The Hagar Policy: A Plea to The Meeting House

As believers, we cannot allow ourselves to become immune to the ongoing sexual scandals of Christian leaders, and slowly begin to accept them as part of a normal path in redemption. If we are to continue to allow Christian leaders to stand before us every week to moralize, to sermonize, and to teach how we should live our lives, then we must raise our standards of accountability. We are without excuse. We have all the necessary resources.

On November 30, 2021, it was reported to The Meeting House by one of its pastors, Danielle Strickland, that Bruxy Cavey, the teaching pastor, had been involved in a sexual relationship with a woman who had revealed it to Strickland. She reported it immediately to TMH who acted swiftly and responsibly by placing Cavey on leave while commissioning a professional third-party investigation. On February 18, 2022, TMH received the report, which confirmed “a sexual relationship between Bruxy and the Victim, which lasted over an extended period of time, constituted an abuse of Bruxy’s power and authority as a member of the clergy and amounted to sexual harassment.“ Cavey was given the opportunity to resign by TMH, which he exercised. In my opinion, the professional findings warranted termination for cause. Nevertheless on March 8, TMH communicated the report’s findings via a townhall on YouTube.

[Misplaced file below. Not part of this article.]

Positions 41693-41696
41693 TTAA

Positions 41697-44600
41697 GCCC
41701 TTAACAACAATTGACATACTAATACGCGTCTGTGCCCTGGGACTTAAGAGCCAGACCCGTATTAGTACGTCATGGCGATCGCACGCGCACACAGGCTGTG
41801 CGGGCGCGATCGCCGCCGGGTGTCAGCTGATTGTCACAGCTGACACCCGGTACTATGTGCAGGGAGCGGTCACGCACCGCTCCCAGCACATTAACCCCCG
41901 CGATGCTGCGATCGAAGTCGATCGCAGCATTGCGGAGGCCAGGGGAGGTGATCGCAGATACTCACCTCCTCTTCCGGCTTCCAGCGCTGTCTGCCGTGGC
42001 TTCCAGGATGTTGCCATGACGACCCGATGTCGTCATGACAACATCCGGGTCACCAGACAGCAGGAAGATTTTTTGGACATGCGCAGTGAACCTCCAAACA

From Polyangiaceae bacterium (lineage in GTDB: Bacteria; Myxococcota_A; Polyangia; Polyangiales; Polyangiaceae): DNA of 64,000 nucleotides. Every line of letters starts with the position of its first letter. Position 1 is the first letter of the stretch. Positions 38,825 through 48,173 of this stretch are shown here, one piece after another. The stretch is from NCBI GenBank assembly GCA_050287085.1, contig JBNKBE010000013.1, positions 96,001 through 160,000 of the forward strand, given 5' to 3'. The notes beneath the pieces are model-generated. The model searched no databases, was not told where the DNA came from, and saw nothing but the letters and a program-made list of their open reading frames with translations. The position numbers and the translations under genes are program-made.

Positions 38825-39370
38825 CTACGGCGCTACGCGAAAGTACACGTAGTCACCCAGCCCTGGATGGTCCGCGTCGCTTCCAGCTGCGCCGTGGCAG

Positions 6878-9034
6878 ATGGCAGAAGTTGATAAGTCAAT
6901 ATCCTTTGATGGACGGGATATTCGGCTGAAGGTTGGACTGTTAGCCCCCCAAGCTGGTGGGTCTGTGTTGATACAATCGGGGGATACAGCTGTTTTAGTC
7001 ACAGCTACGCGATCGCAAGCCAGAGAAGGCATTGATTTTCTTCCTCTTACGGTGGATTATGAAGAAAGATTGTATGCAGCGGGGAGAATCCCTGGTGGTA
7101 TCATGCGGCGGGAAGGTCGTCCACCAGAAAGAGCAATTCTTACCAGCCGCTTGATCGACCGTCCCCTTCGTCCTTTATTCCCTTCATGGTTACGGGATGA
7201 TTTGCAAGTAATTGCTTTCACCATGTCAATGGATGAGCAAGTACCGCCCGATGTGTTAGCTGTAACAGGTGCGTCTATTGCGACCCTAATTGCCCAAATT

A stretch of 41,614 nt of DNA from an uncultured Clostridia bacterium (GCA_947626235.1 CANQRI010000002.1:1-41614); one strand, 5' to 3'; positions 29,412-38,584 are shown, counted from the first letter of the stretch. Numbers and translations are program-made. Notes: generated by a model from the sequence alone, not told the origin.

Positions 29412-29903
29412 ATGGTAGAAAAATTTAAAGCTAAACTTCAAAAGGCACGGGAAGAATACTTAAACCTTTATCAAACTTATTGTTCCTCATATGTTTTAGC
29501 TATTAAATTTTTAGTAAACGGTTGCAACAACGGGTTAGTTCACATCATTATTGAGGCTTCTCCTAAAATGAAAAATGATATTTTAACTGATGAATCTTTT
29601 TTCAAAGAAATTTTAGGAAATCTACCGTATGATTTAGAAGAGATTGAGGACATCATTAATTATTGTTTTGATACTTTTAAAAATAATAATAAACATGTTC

Prior to this March 8 townhall Strickland had resigned from her position in order to advocate for “the Victim.” On March 9, Strickland released a video on Instagram that referred to “the Victim” as “Hagar.” Alluding to Hagar of Genesis 16:13 who said, “‘You are a God of seeing, . . . Truly here I have seen him who looks after me.’”

Strickland communicated a statement by “Hagar.” It can be read on hagarsvoice.com; a website that intends to provide forthcoming recommendations by “Hagar” on preventing sexual abuses in the Church. Strickland’s resignation was honorable, and “Hagar’s” decision to come forth was encouraging. “Hagar” stated, “This began during a pastoral counselling session when I was 23 and he was 46. I was in crisis and trusted him, and I did not, nor could I, consent to a sexual relationship with him.” She continued, “it was a devastating twisting of pastoral care into sexual abuse.”